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Saturday, February 22, 2014

Gone Fishin'

The best laid plans...

I had a simple plan. Braise a spatchcocked cornish hen in white wine with yellow tomatoes and yellow bell peppers. Simple. Lazy. A little somethin' somethin' Sunday night supper kind-of-thing. I wanted to break in a new enamel cast iron dutch oven that Michael and I recently picked up on the cheap. It wasn't fancy. It was cheap and cute. 

With everything on deck, I cranked the dutch oven over a medium high flame, drizzled the pan with olive oil, and added 2 minced shallots.  When the shallots turned translucent, I scattered minced garlic into the mix. Just before the garlic went too far, I hit the pan with white wine to release the sticky bits before adding chicken stock. I immediately recognized that sound. I knew exactly what had happened. In rapid fire slow motion (think strobe light), the faux cast iron dutch oven splintered and cracked into large broken shards, spilling sticky butter, shallots, garlic, and white wine everywhere. Yep. As the braising liquid oozed down the sides of the oven and puddled onto the floor, I stood in awe of my ridiculous mess. Sometimes, I simply amaze myself. Professionally and personally, I've had my share of kitchen blunders. Trust me. Crap happens. I've learned to roll with the punches and move on.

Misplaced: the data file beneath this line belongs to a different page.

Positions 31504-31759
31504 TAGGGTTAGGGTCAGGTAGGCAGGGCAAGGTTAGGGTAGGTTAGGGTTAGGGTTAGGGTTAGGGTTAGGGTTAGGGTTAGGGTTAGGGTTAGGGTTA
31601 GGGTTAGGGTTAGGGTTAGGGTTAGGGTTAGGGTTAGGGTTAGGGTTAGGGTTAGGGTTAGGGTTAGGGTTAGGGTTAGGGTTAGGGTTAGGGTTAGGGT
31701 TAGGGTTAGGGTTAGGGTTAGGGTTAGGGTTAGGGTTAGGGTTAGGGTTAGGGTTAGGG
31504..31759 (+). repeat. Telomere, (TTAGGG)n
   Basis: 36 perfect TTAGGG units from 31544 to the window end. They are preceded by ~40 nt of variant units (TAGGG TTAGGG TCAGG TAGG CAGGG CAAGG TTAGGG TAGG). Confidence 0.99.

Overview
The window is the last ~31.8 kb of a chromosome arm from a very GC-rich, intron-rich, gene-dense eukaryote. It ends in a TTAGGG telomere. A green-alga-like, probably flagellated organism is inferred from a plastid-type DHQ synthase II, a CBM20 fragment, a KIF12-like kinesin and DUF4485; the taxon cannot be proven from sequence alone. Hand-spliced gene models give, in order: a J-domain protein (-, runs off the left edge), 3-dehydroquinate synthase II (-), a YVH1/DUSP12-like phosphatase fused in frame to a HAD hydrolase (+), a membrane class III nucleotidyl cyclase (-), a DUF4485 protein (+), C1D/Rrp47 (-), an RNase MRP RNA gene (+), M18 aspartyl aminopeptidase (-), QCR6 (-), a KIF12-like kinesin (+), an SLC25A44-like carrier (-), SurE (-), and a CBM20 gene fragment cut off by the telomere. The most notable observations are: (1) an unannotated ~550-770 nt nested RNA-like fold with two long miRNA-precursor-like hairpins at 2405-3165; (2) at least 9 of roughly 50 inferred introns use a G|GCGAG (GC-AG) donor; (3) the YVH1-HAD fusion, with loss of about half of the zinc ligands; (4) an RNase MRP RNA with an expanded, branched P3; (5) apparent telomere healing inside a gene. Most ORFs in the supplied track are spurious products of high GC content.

I trashed everything, had a good laugh,  cleaned up the mess, poured myself a glass of wine, and used a kitchen cleaver to hack the dainty splayed hen into several bite sized chunks.  After battering and deep frying the pieces, I smothered them with buttery hot sauce. Deep fried Buffalo chicken, thank you very much. Celery batons for crunch  and creamy gorgonzola for dipping. Go with the flow.

Needing to wash that hen right out of my hair, I decided to go fishing. Well, not fishing fishing. I stopped by The Lexington Seafood Company and caught gorgeous fresh grouper filets. Easy. Simple. Safe.

Poached Grouper.
I'm not much of a poacher. Sure, I'll poach eggs for brunch or midnight snacks, but when it comes down to meaty or fishy stuff, I prefer a quick saute or long braise. Typically, fish is poached in either olive oil, white wine, or court boullion. It's delicate work. Delicate doesn't become me, so in lieu of the traditional mediums, I used tomatoes for a heartier and less dainty approach.